What is the point of an academic group blog, my co-managing editor Joe Spillane wants to know? It’s a necessary and pleasurable adjunct to an academic print culture that, while maybe not quite dead, can hardly be termed in the pink of health. The book I published last year on addiction and recovery appeared in a respectable hardcover edition, with copies priced “low” at $35 each. As I write, it’s hovering just above the 1-millionth most popular mark on amazon.com.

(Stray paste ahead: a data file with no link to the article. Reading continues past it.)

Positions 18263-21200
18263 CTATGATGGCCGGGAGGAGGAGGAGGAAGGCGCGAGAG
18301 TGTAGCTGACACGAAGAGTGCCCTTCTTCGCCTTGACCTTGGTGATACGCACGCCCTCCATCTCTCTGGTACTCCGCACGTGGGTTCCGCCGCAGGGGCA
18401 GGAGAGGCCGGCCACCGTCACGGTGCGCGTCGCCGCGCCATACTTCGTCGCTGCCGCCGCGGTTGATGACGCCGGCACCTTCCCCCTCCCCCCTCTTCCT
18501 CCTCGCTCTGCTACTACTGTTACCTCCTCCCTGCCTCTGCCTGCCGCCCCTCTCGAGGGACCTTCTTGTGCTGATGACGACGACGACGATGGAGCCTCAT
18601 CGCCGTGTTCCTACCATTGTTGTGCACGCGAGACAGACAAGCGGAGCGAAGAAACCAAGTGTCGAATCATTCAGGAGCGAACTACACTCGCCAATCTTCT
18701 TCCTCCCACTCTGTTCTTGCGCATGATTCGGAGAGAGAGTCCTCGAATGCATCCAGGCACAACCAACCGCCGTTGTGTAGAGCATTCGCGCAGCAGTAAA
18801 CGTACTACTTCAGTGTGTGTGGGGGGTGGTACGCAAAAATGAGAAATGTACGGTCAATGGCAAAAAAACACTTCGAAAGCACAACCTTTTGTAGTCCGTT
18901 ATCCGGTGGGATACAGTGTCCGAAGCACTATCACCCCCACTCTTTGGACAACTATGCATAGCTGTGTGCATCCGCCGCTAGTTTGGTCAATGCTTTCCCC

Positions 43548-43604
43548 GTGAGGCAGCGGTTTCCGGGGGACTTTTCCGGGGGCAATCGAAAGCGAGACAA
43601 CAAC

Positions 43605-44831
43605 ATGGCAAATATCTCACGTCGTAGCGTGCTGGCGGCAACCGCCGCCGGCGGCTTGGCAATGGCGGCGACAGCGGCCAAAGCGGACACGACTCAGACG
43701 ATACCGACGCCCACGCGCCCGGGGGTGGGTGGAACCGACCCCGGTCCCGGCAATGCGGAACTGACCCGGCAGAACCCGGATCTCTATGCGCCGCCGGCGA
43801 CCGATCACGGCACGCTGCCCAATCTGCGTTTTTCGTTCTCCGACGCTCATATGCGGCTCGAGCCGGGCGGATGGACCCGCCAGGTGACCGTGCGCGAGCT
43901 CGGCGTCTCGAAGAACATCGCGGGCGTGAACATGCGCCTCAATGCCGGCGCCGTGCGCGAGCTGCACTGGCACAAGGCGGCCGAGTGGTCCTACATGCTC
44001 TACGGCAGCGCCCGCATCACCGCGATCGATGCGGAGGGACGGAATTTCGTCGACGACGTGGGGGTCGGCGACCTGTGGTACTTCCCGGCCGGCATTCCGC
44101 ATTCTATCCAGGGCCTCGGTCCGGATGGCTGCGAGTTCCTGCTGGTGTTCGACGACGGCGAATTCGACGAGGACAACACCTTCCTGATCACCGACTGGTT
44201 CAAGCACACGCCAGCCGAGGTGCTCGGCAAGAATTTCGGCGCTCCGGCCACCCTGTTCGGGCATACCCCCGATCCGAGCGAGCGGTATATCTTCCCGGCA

When the book was done, like a good academic I took some material that didn’t make the final cut and re-purposed it into an article. After four months on the editor’s desk at a peer-reviewed journal that shall remain nameless, I got a revise-and-resubmit request. I made the requested changes and returned the piece; after another four months, it was rejected by a different round of editors whose complaints were completely different from those of the first readers. That was my writing year.